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Drug points: Simvastatin and impotence

BMJ 1997; 315 doi: http://dx.doi.org/10.1136/bmj.315.7099.31a (Published 05 July 1997) Cite this as: BMJ 1997;315:31
  1. G Jacksona
  1. a Cardiac Department, Guy's Hospital, London SE1 9RT

    The benefits of lowering raised cholesterol concentrations are established in patients with documented coronary artery disease and those at high risk.1 2 Inhibitors of 3-hydroxy-3-methylglutaryl coenzyme A reductase (statins) are highly effective agents with few reported adverse effects. However, as their use becomes more common, adverse effects may be increasingly recognised. Impotence, rarely volunteered or asked about, is an important adverse effect of drugs and not currently associated with simvastatin.

    Five men with coronary artery disease developed impotence within one week of starting treatment with simvastatin 10 mg or having the dose increased to 20 mg (three men); they also had profound lethargy and inertia. Drug treatment for heart disease (aspirin alone in two patients) was not changed. Within one week of stopping simvastatin sexual function was restored. Two patients were rechallenged with simvastatin and impotence recurred and was resolved within a week. Alternative lipid lowering drugs (fluvastatin in four patients and fenofibrate in one) maintained similar degrees of reduction in cholesterol concentration and no sexual difficulties over 12-36 months of follow up.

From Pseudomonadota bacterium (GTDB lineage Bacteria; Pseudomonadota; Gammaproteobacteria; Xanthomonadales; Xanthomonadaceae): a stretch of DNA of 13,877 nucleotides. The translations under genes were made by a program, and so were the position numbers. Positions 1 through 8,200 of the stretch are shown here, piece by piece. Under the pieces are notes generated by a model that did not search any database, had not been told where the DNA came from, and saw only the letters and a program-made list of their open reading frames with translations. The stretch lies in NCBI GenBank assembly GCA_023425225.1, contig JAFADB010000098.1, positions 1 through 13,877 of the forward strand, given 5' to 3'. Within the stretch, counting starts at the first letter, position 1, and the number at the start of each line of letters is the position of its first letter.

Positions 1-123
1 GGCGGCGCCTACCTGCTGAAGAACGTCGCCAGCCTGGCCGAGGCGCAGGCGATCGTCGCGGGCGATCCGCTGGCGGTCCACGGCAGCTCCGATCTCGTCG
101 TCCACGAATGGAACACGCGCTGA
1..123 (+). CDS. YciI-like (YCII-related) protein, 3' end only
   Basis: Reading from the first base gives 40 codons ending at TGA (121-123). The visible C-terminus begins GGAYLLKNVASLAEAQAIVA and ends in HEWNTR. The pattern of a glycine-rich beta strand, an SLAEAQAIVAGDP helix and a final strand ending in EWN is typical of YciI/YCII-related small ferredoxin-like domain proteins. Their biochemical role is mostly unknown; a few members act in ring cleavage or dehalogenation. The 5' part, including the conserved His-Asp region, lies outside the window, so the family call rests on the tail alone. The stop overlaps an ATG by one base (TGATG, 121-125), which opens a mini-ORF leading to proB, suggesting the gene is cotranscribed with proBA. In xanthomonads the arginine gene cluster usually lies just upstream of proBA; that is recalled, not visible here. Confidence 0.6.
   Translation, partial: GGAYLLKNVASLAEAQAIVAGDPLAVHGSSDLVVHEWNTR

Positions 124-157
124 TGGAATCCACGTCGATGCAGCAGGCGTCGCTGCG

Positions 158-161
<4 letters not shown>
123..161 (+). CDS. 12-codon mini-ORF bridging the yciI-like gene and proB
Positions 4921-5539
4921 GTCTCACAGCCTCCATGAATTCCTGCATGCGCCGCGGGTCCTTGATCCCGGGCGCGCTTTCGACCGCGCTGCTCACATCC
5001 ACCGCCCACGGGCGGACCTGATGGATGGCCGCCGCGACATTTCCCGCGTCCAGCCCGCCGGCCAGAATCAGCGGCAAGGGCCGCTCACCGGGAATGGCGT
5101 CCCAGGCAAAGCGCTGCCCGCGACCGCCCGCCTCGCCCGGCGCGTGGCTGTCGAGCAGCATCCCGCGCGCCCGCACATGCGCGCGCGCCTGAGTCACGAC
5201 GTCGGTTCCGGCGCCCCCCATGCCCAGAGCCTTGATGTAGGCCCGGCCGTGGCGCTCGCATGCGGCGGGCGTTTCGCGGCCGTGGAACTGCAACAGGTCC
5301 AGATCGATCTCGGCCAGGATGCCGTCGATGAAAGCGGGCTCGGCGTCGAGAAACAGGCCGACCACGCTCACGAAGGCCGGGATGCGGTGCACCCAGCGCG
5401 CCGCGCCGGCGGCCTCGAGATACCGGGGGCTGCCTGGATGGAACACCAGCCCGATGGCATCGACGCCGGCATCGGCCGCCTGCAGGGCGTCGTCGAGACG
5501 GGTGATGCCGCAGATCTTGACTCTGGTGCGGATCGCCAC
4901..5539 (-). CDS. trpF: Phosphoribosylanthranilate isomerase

Adverse effects on sexual function are not reported in the major trials of simvastatin or in the drug's data sheets. The Australian Adverse Drug Reactions Committee has reported 42 cases of impotence associated with simvastatin, the onset being from 48 hours to 27 months after starting treatment.3 Simvastatin was the only drug implicated in 35 cases, with four developing impotence on rechallenge.

    Simvastatin may affect the central nervous system directly by passing through the blood-brain barrier or it may interact with other agents that might cause impotence. However, two of these five patients and 35 in Australia were not receiving any other drugs, which suggests an effect on the central nervous system.

    Adverse effects on sexual function due to simvastatin are infrequent and should not detract from the strong evidence of the drug's effectiveness in reducing cardiac events. However, as the use of statins increases such individual problems may arise, and early recognition may lead to their alleviation. Furthermore, the benefits of lowering lipid concentrations can be maintained with alternative agents that may avoid impotence.

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